War in Heaven
(HarperCollins Voyager, £6.99, 791 pages, paperback; published
15 February 1999.)
I'm suffering from that perennial
ailment of reviewing whereby you inevitably end up having to read
only the final part of any trilogy. Although a big old-fashioned
infodump would have been nice at times, I was fortunate this time
that if you're prepared to live with a few holes in your understanding
of events and background then there's nothing to really spoil
your enjoyment (just like reality!).
Book Three of A Requiem for Homo
Sapiens, which itself follows Zindell's first novel, Neverness,
War in Heaven is able to stand by itself. Although it didn't
make me necessarily want to snap up Books One and Two, I'm certainly
intending to read Neverness.
The story is huge and complicated:
suffice to say that Danlo wi Soli Ringess is returning as an ambassador
to the world he grew up on and left behind, hoping to stop a cataclysmic
war between a new religion (called "Ringism" and based
upon the teachings of his father, a now absent god) and an ancient
secular academy. This is all counter-pointed by vague warnings
of a war between supremely advanced galactic entities, generally
recognised as gods, of whom we frustratingly hear nothing but
Most of the book's events in fact
take place on a surprisingly low-tech level, given the wonders
Zindell sometimes off-handedly refers to, but he's concerned with
examining the gap between technological and primitive Man. It's
a small gap, apparently, with the wonders of technology nothing
but window dressing to our fundamental nature.
It took me a long time to warm to
Danlo, and much suffering on his part.
He isn't a particularly interesting
character; his tendency to preface everything he says with "I
", and his bleating pacifism really began to irritate
However, with a bit of patience you
can rest assured that such idiosyncrasies aren't just a substitute
for real depth. Similarly, try and tolerate Danlo's worst excesses
of shamanistic nonsense and his pain and grief seems quite frighteningly
It's been a long time since I sympathised
with a character as I eventually did for Danlo. Which, compared
with my initial dislike for him, makes me think Zindell is a clever
If David Zindell were ever to bump
into Greg Egan down the pub then I'd love to be there, if only
to pick up the pieces afterwards. The two of them are absolute
diametric opposites. A one on one prize fight between Zindell's
humanist pastoral SF vision and the relentless hard extrapolation
of Egan would be something to see. Egan is one of the bravest
SF writers we have; however Zindell is also, in his own way, very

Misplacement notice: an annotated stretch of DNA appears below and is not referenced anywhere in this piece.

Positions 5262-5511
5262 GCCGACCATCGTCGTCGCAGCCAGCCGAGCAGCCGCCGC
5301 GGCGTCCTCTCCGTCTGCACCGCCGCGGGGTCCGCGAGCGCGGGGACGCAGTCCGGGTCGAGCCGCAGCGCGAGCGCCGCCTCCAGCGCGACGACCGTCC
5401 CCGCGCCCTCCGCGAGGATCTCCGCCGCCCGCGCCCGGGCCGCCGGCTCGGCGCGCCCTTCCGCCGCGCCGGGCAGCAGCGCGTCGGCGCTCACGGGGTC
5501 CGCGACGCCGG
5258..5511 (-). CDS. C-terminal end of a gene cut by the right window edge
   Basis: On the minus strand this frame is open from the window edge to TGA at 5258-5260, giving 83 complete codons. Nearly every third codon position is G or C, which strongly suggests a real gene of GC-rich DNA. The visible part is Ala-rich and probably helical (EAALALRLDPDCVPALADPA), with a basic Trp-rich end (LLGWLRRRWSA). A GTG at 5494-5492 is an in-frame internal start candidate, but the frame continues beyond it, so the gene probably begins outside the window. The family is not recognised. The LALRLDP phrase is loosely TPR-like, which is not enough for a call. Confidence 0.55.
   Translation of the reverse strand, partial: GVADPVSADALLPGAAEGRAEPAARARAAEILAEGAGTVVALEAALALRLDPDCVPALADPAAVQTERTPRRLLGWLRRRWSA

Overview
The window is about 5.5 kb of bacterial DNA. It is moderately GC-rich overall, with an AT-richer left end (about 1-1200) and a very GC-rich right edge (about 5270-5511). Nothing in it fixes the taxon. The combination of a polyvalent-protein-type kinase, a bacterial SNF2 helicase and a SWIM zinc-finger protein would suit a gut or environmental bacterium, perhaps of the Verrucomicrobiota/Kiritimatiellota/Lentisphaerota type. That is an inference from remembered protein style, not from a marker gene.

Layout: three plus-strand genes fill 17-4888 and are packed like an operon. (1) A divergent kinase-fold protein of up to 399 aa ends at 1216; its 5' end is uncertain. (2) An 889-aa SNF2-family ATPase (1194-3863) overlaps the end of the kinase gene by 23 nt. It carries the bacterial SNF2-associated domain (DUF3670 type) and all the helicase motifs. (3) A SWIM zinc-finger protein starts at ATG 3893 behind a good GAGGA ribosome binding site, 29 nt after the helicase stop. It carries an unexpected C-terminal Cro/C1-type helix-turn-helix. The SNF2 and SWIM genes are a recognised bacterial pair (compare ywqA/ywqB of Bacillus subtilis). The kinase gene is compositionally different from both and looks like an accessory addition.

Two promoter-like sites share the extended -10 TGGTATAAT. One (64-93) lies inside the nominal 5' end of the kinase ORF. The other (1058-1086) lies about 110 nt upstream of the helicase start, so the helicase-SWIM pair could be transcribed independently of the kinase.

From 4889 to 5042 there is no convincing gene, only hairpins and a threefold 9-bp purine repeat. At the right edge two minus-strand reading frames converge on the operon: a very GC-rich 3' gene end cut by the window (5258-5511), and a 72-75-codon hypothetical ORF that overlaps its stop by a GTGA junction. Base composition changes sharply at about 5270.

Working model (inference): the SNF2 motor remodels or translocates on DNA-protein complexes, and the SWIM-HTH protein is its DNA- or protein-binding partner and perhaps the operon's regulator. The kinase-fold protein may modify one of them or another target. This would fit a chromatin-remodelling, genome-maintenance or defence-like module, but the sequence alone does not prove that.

nearly his equal.
Zindell's writing does have many
similarities to that of Olaf Stapledon though, in that a great
deal of War in Heaven is a spiritual quest after the meaning
of the universe and the role of life therein, with science and
technology mostly as background. The difference between the two
of them lies, I think, in their different nationalities (Zindell
is an American). The narrators of Stapledon's cosmic voyages were
very English, detached observers of a universe indifferent to
life, whereas War in Heaven owes a sizeable debt to the
19th century American Transcendentalist poet Walt Whitman. Danlo
is very much "down and dirty", wrestling with pure physical
reality, eating raw bear meat, empathising with the spirit of
bears, relishing the great outdoors, all that kind of thing. I
was actually surprised to find that Whitman wasn't quoted in any
of the chapter headings since the Bhagvad Gita and the Bible,
both favourites of his, are.
Danlo's narrative voice is the main
similarity to Whitman, not least (and as you'd expect) when Danlo
is undergoing his revelations as to the nature of life, the universe
and everything. The message being, no matter how cynical you are
(and I'm pretty cynical), a hopeful one based upon some reasonably
elementary physics applied to "Life" on a cosmic scale.
Danlo spends many pages realising this. Importantly he doesn't
preach his conclusions though; we tag along as he realises them,
which was a crucial difference for me.
I got a lot out of this book, which
is not quite the same as saying that I loved it, but almost as
high praise. The fact that there's even a moon-sized supercomputer
which I just couldn't help but visualise as the Death Star edges
War In Heaven up from a B+ to an A.
Review by Stuart Carter.
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